The final verdict on the usefulness of forward guidance will depend on how central banks navigate the final stages of the economic recovery and whether they can return to normal monetary policy after years of extraordinary accommodation, according to an article in the latest quarterly review by the Bank for International Settlement (BIS).
In a roundup of the evidence on the effectiveness of forward guidance, two BIS economists find reduced volatility of near-term expectations about future policy rates, suggesting that major central banks - the Federal Reserve, the Bank of Japan, the Bank of England and the European Central Bank - have been successful in clarifying their intentions to financial markets and investors.
But in the longer term, the effects on interest rates and the responsiveness of financial markets is more mixed and not very systematic in one direction or the other, according to Andrew Filardo, head of monetary policy at the BIS, and Boris Hofmann, senior BIS economist.
“At the same time, the forward guidance raises a number of significant challenges. How they are managed will ultimately determine the enduring value of this communication tool,” they conclude.
Forward guidance has been a key element of monetary policy at the zero lower bound since 2008, with the major central banks employing various forms of guidance about future policy.
Guidance has taken various forms: Qualitative, as used by the ECB; calendar-based, as used by the Fed from 2011 to 2012; or threshold-based, as currently used by the BOJ.
The BOJ was the first major central bank to adopt forward guidance 1999 at the so-called zero lower bound. The zero lower bound describes the situation when a central bank has already cut interest rates to effectively zero and cannot cut further.
The intention with forward guidance at the zero lower bound is to provide additional stimulus by communicating that policy rates will remain lower than is priced into markets or reduce uncertainty among investors, thereby lowering interest rate volatility and possibly also risk premia.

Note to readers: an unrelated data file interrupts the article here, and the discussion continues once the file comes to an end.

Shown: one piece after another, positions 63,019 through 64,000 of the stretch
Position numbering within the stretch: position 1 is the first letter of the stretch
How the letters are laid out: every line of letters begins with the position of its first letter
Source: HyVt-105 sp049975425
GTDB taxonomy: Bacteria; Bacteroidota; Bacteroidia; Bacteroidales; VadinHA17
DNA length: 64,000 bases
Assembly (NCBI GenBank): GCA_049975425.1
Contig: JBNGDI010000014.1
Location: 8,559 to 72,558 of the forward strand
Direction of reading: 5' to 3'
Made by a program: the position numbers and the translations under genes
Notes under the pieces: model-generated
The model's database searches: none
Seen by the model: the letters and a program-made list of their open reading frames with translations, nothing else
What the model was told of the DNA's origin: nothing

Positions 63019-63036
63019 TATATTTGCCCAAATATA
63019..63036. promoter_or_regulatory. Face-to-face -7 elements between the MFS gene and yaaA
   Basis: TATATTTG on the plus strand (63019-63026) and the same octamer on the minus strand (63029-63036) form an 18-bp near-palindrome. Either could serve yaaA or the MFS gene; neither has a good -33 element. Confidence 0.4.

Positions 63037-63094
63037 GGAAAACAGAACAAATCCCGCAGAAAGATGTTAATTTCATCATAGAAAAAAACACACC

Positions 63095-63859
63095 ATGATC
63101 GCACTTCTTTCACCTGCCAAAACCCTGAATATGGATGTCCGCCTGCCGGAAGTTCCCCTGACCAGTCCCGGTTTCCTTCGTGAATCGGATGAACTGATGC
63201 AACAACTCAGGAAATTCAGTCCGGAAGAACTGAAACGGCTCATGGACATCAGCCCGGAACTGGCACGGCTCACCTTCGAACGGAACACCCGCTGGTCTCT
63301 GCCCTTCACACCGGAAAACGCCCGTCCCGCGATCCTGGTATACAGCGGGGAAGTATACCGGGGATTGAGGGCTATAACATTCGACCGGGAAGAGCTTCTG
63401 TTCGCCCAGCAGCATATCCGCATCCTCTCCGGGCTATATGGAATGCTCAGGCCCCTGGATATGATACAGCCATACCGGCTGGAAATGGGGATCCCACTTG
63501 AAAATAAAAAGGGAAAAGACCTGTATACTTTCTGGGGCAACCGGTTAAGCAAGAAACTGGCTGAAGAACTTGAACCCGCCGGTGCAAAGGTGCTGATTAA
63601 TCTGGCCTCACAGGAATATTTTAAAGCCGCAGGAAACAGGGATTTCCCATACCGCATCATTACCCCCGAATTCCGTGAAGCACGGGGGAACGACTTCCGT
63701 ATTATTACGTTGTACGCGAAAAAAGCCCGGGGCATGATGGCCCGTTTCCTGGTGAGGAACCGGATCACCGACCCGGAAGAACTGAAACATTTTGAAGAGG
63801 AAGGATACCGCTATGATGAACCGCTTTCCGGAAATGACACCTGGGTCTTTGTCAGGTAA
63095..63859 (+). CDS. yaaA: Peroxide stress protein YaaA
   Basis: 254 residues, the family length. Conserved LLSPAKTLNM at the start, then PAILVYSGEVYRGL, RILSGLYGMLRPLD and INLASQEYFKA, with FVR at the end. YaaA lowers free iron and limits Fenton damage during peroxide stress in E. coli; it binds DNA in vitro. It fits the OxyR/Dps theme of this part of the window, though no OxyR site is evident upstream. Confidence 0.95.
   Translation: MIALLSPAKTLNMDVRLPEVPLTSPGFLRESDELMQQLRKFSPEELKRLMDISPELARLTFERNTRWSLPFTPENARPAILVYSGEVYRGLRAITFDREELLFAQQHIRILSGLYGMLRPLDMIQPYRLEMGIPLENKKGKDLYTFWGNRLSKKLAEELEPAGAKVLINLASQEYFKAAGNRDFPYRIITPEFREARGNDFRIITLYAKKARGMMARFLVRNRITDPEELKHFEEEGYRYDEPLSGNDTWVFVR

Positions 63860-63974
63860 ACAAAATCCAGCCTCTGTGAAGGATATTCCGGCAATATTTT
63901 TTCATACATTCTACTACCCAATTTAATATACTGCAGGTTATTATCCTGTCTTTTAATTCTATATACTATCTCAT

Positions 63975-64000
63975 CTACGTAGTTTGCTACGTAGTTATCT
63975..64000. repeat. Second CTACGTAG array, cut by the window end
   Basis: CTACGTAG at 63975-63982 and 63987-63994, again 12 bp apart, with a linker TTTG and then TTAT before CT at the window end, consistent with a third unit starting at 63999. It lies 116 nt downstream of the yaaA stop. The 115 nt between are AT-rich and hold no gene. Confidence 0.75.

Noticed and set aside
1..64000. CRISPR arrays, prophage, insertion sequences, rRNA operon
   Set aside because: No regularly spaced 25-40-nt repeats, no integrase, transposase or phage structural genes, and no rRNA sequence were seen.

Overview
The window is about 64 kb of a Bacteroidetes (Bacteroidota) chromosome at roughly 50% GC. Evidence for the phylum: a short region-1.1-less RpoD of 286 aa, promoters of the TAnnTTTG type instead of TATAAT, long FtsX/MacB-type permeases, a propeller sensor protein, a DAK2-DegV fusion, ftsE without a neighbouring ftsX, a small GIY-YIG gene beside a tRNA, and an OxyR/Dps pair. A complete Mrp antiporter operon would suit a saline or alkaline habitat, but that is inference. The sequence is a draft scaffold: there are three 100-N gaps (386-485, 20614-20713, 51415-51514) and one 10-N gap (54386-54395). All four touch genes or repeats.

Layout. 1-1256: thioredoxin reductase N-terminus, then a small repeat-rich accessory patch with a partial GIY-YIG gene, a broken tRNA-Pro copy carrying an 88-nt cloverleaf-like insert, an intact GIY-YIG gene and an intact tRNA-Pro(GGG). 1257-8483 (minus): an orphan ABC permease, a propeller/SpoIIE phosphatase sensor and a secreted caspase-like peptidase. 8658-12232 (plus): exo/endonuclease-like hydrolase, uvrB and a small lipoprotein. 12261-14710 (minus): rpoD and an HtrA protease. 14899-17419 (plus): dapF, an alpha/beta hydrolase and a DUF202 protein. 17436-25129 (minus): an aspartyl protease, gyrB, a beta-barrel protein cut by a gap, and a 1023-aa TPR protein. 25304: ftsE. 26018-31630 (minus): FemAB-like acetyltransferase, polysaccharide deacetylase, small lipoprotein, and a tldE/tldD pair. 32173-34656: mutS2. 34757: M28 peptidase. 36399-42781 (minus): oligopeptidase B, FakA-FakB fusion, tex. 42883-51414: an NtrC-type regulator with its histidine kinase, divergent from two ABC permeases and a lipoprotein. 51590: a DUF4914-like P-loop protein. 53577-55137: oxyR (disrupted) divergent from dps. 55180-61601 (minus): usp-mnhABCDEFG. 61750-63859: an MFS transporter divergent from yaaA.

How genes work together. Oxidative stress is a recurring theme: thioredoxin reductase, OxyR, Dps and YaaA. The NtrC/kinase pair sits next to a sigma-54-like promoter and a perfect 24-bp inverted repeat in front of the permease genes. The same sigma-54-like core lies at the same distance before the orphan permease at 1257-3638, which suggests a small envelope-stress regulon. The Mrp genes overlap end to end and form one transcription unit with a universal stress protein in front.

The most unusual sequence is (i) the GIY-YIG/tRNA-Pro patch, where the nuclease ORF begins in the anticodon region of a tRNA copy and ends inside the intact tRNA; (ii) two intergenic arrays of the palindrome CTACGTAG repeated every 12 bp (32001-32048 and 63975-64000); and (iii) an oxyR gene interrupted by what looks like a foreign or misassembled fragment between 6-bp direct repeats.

But forward guidance has to be credible, it must be clearly communicated and then interpreted in the manner intended by the central bank, elements that raises significant challenges.
These challenges include the risk to central banks’ reputation and the risk to financial stability from a central bank recalibrating its guidance.
If a central bank uses calendar-based forward guidance, a deviation in a projected timetable due to economic changes could be perceived as the central bank reneging on a commitment, potentially undermining its credibility.
Using state-contingent guidance, such as an unemployment rate, can ease the appearance of a central bank reneging on a commitment, but it raises the risk that the central bank is seen to be shifting away from controlling inflation. This was a frequent comment in the press when the BOE last August adopted an unemployment threshold.
Examining the economic evidence of forward guidance on financial markets shows an immediate impact of announcements on the level of future interest rates, but with some signs that the impact diminishes over time.
However, the BIS economists call for caution when interpreting the results as they don’t take into account existing market expectations and possible delays. The declining impact, for example, may reflect an improved ability of markets to anticipate the actions of the central bank over time.
Another complication is that forward guidance announcements have often coincided with news about asset purchases or other policy changes, making it difficult to draw strong conclusions about the relative effectiveness of different types for forward guidance.
“We conclude that the recent increased reliance on forward guidance has been helpful in clarifying policy intentions in highly unusual economic circumstances. However, the mixed evidence concerning the effectiveness of these practices, and the challenges they raise, caution against drawing firm conclusions about their ultimate value,” Filardo and Hofmann said.
Click to read the March 2014 issue of the BIS Quarterly Review.